5.1 CIFAR-100 Classification Performance Experiments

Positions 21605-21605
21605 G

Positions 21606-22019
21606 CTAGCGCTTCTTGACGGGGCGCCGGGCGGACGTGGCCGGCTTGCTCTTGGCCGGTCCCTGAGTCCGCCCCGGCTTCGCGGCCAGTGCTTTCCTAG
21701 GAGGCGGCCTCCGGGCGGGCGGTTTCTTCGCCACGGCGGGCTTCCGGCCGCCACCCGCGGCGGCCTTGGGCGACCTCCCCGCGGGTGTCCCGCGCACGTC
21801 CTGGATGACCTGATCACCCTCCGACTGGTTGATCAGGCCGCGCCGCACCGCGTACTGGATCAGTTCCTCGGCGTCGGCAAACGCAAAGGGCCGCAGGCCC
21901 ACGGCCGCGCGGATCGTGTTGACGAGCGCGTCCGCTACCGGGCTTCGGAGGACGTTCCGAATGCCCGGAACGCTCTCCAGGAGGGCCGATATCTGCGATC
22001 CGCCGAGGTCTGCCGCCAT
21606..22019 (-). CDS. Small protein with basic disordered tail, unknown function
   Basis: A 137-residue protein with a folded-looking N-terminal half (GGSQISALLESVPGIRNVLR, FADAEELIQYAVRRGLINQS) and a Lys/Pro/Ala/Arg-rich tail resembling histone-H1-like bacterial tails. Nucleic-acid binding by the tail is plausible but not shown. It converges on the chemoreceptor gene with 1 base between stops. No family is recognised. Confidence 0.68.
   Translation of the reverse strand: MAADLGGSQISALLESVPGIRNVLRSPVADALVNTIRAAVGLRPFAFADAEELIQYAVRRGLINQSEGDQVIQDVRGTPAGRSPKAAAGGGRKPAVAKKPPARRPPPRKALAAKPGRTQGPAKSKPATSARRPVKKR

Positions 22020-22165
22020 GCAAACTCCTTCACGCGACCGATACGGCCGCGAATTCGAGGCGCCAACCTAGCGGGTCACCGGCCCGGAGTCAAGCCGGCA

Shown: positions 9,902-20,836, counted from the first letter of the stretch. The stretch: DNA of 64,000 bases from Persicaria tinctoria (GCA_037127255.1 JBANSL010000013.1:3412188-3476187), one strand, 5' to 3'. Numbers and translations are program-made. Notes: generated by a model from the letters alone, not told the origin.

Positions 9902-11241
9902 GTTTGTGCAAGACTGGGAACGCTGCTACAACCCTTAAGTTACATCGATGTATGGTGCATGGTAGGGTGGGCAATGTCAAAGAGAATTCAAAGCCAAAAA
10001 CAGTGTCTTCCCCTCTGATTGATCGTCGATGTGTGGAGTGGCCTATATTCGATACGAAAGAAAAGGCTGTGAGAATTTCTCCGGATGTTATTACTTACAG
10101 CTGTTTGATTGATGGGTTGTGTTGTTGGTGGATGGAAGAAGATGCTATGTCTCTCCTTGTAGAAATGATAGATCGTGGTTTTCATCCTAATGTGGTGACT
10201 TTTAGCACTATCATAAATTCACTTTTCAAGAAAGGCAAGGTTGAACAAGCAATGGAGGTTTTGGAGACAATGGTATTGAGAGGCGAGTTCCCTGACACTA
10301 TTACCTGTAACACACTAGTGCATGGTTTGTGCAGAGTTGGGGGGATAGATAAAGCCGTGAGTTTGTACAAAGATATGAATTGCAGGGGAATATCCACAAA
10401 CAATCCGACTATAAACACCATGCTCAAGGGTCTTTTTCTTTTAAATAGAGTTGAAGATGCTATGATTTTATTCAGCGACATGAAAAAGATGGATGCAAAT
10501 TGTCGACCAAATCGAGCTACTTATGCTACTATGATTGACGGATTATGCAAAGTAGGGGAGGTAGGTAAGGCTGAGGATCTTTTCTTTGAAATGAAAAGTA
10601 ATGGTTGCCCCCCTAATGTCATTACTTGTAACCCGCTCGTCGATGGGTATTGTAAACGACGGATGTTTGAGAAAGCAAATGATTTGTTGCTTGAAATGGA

The first batch of experiments show the classification performance using a range of metrics such as accuracy, negative log-likelihood (NLL) and expected calibration error (ECE), see Table 1. Perhaps the most noteworthy result is the improvement in all metrics and datasets of a self-distribution distilled model compared to its standard counterpart. The improvement is more than 2 standard deviations. A similar picture can be observed for the S2D versions of SWAG-Diag and MC-dropout which, without any notable gain in cost of training and inference, improve upon their equivalent standard counterparts in all metrics. Regarding MIMO a small gain can still be observed when switching to the self-distribution distillation framework but this boost is smaller. Finally for the deep ensemble approach, the S2D version only shows a marginal improvement in accuracy and NLL but a notable increase in ECE. In fact, it is observed that ensembling standard and S2D models reduces and increases ECE respectively. This trend is associated with the level of ensemble calibration. Unlike a standard deep ensemble, the members of the S2D counterpart are close to being calibrated, displaying little to no overconfidence. Ensembling these calibrated models lead to under-confident average predictions hence, the increased calibration error. Note, calibration error and negative log-likelihood can easily be reduced post-training by temperature scaling predictions.